Time for NL to Add DH?

With baseball in the midst of interleague play, let’s think for a moment about the designated hitter. I hate the DH, but it might be time that the National League finally succumbs and adds the rule to its league.

Ron Bloomberg, the first DH
Ron Bloomberg, the first DH

It was always silly that the two leagues played under different rules. It became even more ridiculous when interleague play was instituted. And now that the Astros will be moving to the American League next season, requiring an interleague game every day, it is downright asinine.

I was hoping that at some point the AL would abandon the DH, but the MLB Players Association would never allow that to happen. Those 14 (soon to be 15) DHs are usually big-money players and the union is not about to see 15 multi-million dollar contracts go away. I thought a compromise could be reached by expanding rosters to 26 players, resulting in 30 more union jobs. But those players would likely be making the minimum; a net money loss for membership.

The reason both leagues should play by the same rules is that NL teams are under a distinct disadvantage when they play at AL parks and have to use the DH. NL teams have to use a spare bench player as the DH while AL teams have their usual slugger in that spot.

It’s no surprise that AL teams dominate interleague games every year.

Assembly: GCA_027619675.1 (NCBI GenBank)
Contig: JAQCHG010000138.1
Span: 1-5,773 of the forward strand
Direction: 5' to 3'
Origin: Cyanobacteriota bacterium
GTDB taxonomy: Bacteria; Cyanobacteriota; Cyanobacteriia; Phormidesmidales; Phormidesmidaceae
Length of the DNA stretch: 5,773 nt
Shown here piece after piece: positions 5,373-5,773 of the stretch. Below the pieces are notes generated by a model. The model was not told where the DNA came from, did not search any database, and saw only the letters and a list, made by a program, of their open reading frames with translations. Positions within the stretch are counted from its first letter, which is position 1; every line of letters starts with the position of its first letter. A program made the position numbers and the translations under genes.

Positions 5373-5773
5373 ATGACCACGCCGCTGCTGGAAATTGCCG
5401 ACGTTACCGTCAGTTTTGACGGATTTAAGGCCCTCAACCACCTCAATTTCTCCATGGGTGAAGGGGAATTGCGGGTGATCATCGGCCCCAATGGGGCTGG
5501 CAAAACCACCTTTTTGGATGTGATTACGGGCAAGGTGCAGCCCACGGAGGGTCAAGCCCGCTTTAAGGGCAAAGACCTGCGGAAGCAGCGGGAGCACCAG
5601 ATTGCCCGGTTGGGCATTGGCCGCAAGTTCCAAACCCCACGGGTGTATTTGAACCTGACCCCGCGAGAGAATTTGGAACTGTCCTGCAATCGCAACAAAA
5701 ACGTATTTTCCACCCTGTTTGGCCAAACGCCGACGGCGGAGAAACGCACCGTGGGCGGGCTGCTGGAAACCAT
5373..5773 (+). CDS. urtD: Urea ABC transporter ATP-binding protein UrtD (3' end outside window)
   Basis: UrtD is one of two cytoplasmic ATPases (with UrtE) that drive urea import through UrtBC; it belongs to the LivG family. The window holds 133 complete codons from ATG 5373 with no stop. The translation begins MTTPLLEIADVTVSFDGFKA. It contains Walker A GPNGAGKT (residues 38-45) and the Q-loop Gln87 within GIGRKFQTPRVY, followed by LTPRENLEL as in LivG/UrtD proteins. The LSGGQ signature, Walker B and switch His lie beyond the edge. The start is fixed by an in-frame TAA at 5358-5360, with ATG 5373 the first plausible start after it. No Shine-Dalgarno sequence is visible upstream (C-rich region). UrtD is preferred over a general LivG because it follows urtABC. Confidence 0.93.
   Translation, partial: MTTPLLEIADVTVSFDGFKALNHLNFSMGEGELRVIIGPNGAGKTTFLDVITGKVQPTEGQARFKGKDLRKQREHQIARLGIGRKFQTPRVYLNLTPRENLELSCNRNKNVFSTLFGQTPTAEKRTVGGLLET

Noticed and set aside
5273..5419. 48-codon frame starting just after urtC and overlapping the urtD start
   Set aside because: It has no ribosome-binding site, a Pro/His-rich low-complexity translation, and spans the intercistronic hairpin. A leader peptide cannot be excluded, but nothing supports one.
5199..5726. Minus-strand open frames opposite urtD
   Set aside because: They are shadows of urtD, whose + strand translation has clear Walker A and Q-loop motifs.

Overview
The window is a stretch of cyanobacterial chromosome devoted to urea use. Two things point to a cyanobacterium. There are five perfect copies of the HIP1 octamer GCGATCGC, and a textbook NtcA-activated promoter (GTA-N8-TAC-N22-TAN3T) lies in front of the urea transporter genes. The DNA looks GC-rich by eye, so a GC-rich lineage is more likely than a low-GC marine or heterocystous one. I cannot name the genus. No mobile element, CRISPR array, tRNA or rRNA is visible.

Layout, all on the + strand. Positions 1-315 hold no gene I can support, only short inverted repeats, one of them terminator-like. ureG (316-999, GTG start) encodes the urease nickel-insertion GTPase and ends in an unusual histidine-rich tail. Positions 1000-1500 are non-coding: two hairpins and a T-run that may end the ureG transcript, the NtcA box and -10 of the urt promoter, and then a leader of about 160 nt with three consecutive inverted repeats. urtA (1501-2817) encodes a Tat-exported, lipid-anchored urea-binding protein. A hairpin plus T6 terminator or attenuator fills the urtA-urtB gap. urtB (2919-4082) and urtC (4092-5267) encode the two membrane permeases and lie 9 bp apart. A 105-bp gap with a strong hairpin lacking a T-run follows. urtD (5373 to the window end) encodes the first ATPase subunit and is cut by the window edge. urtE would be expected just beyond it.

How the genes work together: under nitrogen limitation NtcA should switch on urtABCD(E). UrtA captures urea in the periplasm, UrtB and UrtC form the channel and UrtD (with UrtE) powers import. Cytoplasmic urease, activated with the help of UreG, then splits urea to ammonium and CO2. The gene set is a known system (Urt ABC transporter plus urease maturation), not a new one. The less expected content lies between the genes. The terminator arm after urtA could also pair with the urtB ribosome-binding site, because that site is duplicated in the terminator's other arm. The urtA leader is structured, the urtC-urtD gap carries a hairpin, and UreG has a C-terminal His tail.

This will likely happen sooner rather than later when NL teams notice AL teams are winning a couple of series a week against their league.

It’s funny, the NL is the only professional league that doesn’t use the designated hitter, yet most fans and baseball people don’t like it. But it won’t matter — the DH will soon be the law of the land in the NL, the final holdout.

One thought on “Time for NL to Add DH?

  • June 30, 2012 at 2:54 pm
    Permalink

    The fans do not need to settle for having both leagues adopt the putrid DH, just because a whiney, cry babies in the Players Association forces it into place. We can simply walk away from MLB and watch the farm clubs, or college baseball. Abonding the requirement to have the pitcher bat, will remove a strategic element that we had been a vital part of baseball since its inception. Don’t talke it fans. If it happens give them the ole thumbs up, but instead yell out “We’re out!”.

Leave a Reply

Your email address will not be published. Required fields are marked *

Why ask?